(b) Sunset clauses can tackle uncertainty
Legal certainty is often presented as a synonym of continuity of lasting legislation due to the belief that law tends towards greater certainty. However, as time goes by, the effectiveness of a rule may diminish due to the evolution of social circumstances; the discovery of new elements or information; the emergence of new complex conducts; or the consequent creation of room for novel legal disputes that were not originally comprehended by its scope. In addition, the deterrent effect of rules may equally diminish as potential litigants discover ways to readjust their conduct in order to avoid the application of this specific rule. This increasing reduction of the effectiveness of rules constitutes a ground for claiming the need for legislative change. Supported by Calabresi, D’Amato suggests that a (judicial) sunsetting of statutes comparable to the amendment of precedents performed by courts would increase legal certainty and ensure that legislation is updated. Hence, the need to take into account a change in circumstances can be regarded as a ground for admitting or even imposing a periodic revision of legislation: laws that are disconnected from the real world cannot provide for effective legal protection and, though they might be stable, they do not allow citizens to predict their rights and duties.
The fact that legislators revise rules, drawing benefits such as a tax exemption so as to ensure that new relevant circumstances are taken into account, is not contrary to the principle of legal certainty. This was notably ruled by the European Court of Justice (CJEU) in the Plantanol case:
In the context of Directive 2003/30 on the promotion of the use of biofuels or other renewable fuels for transport, it is not, in principle, contrary to the general principles of legal certainty and the protection of legitimate expectations for a Member State, with regard to a product composed of a blend of vegetable oil, fossil gas oil and specific additives, to withdraw, before the expiry date initially laid down in the national rules, the tax exemption scheme which applied to that product. In any event, such a withdrawal does not require the presence of exceptional circumstances. However, it is for the national court to consider, in the context of an overall assessment in the specific case, whether those principles have been observed by taking account of all relevant circumstances.
The CJEU affirmed that ‘the principle of legal certainty does not prohibit legislative amendment, imposing rather, that the legislator takes account of the particular situations of traders and provides, where appropriate, adaptations to the application of the new legal rules’. In this case, the German law under analysis (Law on Taxation of Energy, article 50(1)(1)) did not include a sunset clause. In any case, should legislators be able to foresee a rapid change of circumstances, the introduction of this provision (or alternatively a review clause) can give a sign to private actors that laws and regulations might need to be terminated or reviewed. If the CJEU admitted that amending a law to fit the circumstances does not violate the principle of legal certainty, then ‘announcing’ that this amendment might take place within two or three years will not either. Sunset clauses may even ensure that legislators will proceed to a reconsideration of all relevant circumstances.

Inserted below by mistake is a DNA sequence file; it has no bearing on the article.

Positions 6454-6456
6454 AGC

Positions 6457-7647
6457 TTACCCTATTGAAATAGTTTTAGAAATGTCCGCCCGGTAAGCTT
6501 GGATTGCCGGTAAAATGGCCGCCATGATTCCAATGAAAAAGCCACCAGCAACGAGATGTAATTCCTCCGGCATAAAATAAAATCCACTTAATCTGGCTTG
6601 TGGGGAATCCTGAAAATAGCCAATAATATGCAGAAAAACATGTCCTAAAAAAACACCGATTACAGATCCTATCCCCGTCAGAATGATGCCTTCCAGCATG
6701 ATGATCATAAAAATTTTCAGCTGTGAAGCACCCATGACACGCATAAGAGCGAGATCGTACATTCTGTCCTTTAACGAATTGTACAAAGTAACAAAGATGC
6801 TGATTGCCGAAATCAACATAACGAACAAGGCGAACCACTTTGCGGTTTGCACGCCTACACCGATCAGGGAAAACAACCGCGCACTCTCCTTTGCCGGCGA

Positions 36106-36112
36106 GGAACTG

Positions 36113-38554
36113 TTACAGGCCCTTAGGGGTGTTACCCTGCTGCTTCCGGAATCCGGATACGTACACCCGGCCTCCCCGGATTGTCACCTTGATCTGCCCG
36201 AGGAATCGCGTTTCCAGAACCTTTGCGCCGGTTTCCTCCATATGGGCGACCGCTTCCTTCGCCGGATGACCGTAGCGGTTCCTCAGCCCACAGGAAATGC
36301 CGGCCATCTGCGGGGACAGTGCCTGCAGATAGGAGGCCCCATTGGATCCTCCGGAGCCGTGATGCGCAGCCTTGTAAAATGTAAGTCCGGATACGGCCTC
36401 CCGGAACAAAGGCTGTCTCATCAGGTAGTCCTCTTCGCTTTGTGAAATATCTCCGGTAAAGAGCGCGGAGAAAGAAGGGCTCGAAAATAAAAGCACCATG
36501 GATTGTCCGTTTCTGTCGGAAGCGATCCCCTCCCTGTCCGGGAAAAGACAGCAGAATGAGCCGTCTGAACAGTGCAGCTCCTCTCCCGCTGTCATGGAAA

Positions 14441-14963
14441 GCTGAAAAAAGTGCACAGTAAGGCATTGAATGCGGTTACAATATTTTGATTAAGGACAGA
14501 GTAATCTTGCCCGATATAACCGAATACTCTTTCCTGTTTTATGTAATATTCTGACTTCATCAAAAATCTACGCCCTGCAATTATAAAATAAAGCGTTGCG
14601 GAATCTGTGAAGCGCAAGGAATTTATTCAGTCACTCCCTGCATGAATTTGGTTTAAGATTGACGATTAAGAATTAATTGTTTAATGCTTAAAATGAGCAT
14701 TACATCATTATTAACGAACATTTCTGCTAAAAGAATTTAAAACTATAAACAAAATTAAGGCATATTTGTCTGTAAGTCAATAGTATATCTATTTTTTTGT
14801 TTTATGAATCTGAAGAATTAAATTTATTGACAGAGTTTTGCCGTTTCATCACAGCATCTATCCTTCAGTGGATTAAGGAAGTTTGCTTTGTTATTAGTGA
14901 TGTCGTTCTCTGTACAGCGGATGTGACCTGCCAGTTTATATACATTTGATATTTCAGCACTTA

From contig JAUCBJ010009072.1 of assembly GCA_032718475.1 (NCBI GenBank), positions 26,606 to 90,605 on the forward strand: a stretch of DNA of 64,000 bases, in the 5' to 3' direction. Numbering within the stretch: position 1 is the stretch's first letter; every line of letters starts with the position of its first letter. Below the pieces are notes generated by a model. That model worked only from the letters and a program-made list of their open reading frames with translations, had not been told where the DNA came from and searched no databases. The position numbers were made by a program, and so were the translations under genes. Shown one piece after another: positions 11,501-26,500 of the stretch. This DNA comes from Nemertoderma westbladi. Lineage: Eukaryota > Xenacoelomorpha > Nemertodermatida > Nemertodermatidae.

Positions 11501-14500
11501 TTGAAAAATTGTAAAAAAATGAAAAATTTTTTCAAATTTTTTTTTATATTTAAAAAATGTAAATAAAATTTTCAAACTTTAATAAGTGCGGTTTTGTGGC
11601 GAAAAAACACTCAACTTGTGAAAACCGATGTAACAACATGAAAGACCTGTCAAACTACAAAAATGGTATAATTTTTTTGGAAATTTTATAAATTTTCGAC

Sunset clauses may be equally important when the effects of a new regulation are unknown, requiring their evaluation as more information as to the regulation’s effectiveness is gathered. Such uncertainty can be found in socially or ethically controversial laws or regulations. The evaluation criteria used here should be focused on the assessment of the effects and side-effects of the regulation in question. In addition, uncertainty has been suggested as a ground or a justification for the use of sunset clauses. This legislative strategy to guarantee the enactment of policies characterized by risk and uncertainty is, for example, visible in the German and US federal anti-terrorism laws mentioned earlier (see Chapter 2). The choice of sunset clauses was partially based on the uncertainty regarding the duration of the high terrorist threat.
In addition, the introduction of sunset clauses in controversial and uncertain laws, followed by an adequate evaluation, can increase their social acceptance because it reveals that regulators are willing to compromise and are open to review of regulations should these produce undesirable effects.
In conclusion, sunset clauses do not endanger the principle of legal certainty, instead this legislative instrument can be a valuable tool to enable legal changes; to provide temporary (legal) certainty; and to respond to situations characterized by acute uncertainty, risks, lack of information and decreasing effectiveness of rules.
-  This is the case of Ronald Dworkin, Taking Rights Seriously (HarvardUniversity Press, 1977) 286.
-  Anthony D’Amato, ‘Legal Uncertainty’ (1983) 71(1) California LawReview 1.
-  Ibid. 47.
-  Plantanol GmbH and Co. KG v. Hauptzollamt Darmstadt, Case C-201/08,Judgment of the Court (Third Chamber), 10 September 2009  ECRI-08343.
-  See Frans Jan Douglas and Tessa van den Berg (ZENC, study commissioned by ACTAL), Horizonwetgeving Dichterbij: onderzoek naar horizonwet-geving en regeldrukvermindering voor bedrijven (ZENC, 2010).
-  Funke, Burokratieabbau mit Hilfe zeitlich befristeter Gesetze, n. 53 above,